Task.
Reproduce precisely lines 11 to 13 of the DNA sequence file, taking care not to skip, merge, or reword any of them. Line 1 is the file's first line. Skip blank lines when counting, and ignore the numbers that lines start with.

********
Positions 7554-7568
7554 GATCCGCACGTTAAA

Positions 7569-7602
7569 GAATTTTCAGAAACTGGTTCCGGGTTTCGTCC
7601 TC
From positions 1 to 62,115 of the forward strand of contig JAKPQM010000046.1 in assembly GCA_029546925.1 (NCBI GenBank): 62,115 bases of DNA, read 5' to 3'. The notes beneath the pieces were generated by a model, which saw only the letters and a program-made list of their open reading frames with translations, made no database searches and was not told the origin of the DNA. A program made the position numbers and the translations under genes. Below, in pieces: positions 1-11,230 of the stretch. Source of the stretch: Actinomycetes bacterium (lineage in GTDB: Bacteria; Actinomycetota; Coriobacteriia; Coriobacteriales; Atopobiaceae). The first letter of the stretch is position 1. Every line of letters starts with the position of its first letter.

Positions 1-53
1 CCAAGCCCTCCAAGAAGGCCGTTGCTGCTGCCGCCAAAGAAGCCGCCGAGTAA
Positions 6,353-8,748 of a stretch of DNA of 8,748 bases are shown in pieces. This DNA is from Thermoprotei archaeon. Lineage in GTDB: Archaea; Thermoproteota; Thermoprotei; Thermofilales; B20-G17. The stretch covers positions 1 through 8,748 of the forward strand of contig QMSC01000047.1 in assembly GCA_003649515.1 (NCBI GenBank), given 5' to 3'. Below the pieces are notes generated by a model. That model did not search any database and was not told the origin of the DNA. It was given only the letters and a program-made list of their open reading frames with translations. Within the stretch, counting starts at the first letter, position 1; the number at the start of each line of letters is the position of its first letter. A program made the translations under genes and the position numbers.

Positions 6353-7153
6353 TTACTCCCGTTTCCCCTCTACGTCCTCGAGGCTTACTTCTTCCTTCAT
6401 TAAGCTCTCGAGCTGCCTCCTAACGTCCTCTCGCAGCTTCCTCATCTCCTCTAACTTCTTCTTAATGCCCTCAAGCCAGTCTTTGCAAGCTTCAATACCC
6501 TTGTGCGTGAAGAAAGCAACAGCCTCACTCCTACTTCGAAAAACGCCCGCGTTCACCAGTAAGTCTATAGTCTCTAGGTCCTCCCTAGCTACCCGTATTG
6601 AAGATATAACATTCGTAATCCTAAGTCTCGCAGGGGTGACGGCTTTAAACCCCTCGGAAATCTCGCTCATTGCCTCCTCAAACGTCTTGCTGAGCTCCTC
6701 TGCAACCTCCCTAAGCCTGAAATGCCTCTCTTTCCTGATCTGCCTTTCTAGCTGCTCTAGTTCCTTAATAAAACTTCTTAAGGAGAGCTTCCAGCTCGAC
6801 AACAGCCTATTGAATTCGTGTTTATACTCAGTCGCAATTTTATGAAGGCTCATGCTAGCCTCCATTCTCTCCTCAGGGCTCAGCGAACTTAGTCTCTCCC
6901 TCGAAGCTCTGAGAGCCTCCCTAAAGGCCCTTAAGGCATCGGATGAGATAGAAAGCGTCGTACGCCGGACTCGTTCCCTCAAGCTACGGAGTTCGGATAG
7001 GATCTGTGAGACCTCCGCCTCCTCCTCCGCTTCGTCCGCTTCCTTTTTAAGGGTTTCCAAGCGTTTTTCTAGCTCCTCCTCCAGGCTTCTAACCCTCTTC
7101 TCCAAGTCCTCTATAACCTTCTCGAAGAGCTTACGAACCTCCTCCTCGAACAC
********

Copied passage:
6353 TTACTCCCGTTTCCCCTCTACGTCCTCGAGGCTTACTTCTTCCTTCAT
6401 TAAGCTCTCGAGCTGCCTCCTAACGTCCTCTCGCAGCTTCCTCATCTCCTCTAACTTCTTCTTAATGCCCTCAAGCCAGTCTTTGCAAGCTTCAATACCC
6501 TTGTGCGTGAAGAAAGCAACAGCCTCACTCCTACTTCGAAAAACGCCCGCGTTCACCAGTAAGTCTATAGTCTCTAGGTCCTCCCTAGCTACCCGTATTG